Blond – echoing the perspective more generally promoted by Cabinet Office Minister Francis Maude – has argued that local charities, voluntary groups and a new army of community mutuals, should emerge. These would respond with local intelligence to local needs, promote local employment, and, by getting things right first time, realise efficiencies.
So, big is ugly and nasty, while small is beautiful.
But in practice, small is also vulnerable, and even far-fetched. Small local service enterprises, like the little platoons of the “Big Society”, are unlikely to emerge spontaneously. To bid for service responsibilities, discharge them, and then commercialise and secure new markets, thereby promoting medium-term viability, these new enterprises would need capital, accountancy skills, sales and marketing functions, HR, IT, as well as basic delivery capability. Some doubt their sustainability. For example, in the health arena, local community care services are being encouraged to mutualise. There is some fear that the resulting bodies will be financially vulnerable. In a desperate bid for survival, they may play a zero sum game of pursuing each other’s markets or, worse, could get swallowed up by the oligarchs.
So if big is nasty, and small is beautiful but highly vulnerable, what about medium-sized?
Could clusters of local authorities brigade their DSOs into sub-regional mutual companies, large enough to be sustainable, to maintain the necessary capability and expertise to survive, but close enough to communities to adapt to their needs? These mutuals – perhaps grouped thematically around particular areas of service expertise, and potentially involving related local services, such as aspects of healthcare – could operate under contract to councils (or even to their local, intra-authority governance structures) and provide locality-specific services. They would keep employment reasonably local, with all profit being shared among mutual workers or reinvested in services. These mutuals could also be encouraged to provide support and even a mutual “shell” for smaller local enterprises: partnering with community groups, charities and small local companies while, for a management fee, removing from them procurement, HR, IT and other burdens that prevent them bidding to deliver services.
For the Coalition, the attraction of this model would be two-fold. It would provide a shot in the arm for its flagging mutuals revolution. And, given that the consolidated sub-regional thematic mutuals would almost certainly, in the short-term at least, have smaller headcount than the status quo ante arrangements, they would make a significant efficiency contribution. For social democrats, to whom the language of mutualisation should in any case be attractive, there is the prospect of these new, quasi-public enterprises growing in the medium term, either when Britain turns the fiscal corner, or by working in other sectors. A property services mutual would not necessarily be confined to maintaining and managing public sector buildings, but could compete for contracts in shopping centres, industrial estates and in private housing.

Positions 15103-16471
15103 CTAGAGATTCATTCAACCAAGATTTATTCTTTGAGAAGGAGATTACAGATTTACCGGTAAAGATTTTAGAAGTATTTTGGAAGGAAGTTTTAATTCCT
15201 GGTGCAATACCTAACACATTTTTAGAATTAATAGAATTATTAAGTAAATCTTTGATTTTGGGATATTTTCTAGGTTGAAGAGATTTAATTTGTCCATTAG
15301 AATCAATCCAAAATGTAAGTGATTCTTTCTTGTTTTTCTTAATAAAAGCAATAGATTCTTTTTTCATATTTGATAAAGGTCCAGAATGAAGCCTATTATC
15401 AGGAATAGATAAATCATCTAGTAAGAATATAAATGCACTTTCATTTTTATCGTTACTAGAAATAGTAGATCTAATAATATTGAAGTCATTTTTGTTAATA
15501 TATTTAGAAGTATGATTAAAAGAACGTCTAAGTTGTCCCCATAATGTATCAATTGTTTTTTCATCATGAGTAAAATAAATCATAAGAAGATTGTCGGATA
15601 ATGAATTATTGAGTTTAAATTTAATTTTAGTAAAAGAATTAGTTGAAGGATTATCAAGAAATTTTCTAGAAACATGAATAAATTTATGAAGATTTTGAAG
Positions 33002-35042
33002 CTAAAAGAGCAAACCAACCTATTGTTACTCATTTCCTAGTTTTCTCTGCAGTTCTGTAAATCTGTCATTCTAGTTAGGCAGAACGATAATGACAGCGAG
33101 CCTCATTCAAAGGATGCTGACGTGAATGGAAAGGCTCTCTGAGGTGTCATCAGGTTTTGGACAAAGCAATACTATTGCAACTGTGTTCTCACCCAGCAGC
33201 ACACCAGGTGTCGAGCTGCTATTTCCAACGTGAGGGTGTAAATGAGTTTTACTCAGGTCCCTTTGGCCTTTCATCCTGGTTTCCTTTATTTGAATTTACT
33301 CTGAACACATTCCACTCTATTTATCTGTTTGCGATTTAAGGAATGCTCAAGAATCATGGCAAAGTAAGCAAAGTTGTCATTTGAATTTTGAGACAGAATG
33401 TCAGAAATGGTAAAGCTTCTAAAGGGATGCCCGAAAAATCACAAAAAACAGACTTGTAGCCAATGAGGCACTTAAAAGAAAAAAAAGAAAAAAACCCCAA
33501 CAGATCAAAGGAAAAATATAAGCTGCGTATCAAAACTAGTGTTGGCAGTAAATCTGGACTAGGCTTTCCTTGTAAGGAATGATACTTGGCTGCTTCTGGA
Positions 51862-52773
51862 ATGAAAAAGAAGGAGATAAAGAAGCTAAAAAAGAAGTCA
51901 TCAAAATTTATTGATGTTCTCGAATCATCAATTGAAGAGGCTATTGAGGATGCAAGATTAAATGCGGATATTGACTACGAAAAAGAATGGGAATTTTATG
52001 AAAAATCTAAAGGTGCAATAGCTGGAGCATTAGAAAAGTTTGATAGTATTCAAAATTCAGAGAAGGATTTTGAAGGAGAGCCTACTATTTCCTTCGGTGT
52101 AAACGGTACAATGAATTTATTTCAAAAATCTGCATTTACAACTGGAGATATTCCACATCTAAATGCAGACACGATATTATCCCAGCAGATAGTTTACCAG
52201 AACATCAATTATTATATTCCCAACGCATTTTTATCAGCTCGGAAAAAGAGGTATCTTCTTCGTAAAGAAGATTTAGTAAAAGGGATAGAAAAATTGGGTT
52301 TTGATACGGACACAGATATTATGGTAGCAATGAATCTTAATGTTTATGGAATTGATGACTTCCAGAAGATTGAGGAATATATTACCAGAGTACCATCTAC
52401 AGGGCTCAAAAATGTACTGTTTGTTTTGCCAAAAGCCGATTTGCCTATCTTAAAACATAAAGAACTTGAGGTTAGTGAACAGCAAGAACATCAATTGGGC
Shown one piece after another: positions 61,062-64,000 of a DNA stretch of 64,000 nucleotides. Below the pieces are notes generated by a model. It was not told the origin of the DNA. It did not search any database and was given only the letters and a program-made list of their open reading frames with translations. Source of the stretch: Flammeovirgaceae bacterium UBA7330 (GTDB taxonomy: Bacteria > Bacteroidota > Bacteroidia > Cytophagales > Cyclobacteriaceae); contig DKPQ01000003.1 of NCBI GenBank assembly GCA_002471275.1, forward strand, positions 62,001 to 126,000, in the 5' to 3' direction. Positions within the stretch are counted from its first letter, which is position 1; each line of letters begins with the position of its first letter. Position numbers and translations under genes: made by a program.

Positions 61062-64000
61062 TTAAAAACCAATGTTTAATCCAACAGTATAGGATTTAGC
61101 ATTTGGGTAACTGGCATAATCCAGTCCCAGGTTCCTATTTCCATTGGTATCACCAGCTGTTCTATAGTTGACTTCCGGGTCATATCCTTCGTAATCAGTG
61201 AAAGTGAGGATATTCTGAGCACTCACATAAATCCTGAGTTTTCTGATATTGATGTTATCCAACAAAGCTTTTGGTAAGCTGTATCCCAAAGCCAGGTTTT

These new medium-sized mutuals would be near enough to localities to deliver local solutions. They would be visible, accountable, but would also be a means of developing inter-authority solutions and brokering debate on sub-regional issues, such as the service implications of spatial, housing and transport planning. As such, they might prove a useful contribution to otherwise thorny problems of cross-authority decision-making and budgeting, and, through their emergent accountability structures, could evolve into new forms of “networked governance”. Areas such as Greater Manchester, where inter-authority collaboration on transport planning and other questions is already well advanced, could pioneer the approach. The result could be a public service infrastructure for the future, an advance on both the authority-specific DSO model, with its lack of commercialised potential and restricted ability to exploit scale economies, and on the service company model, where contractual inflexibility and the interests of shareholders may run counter to the principles of public service and localism.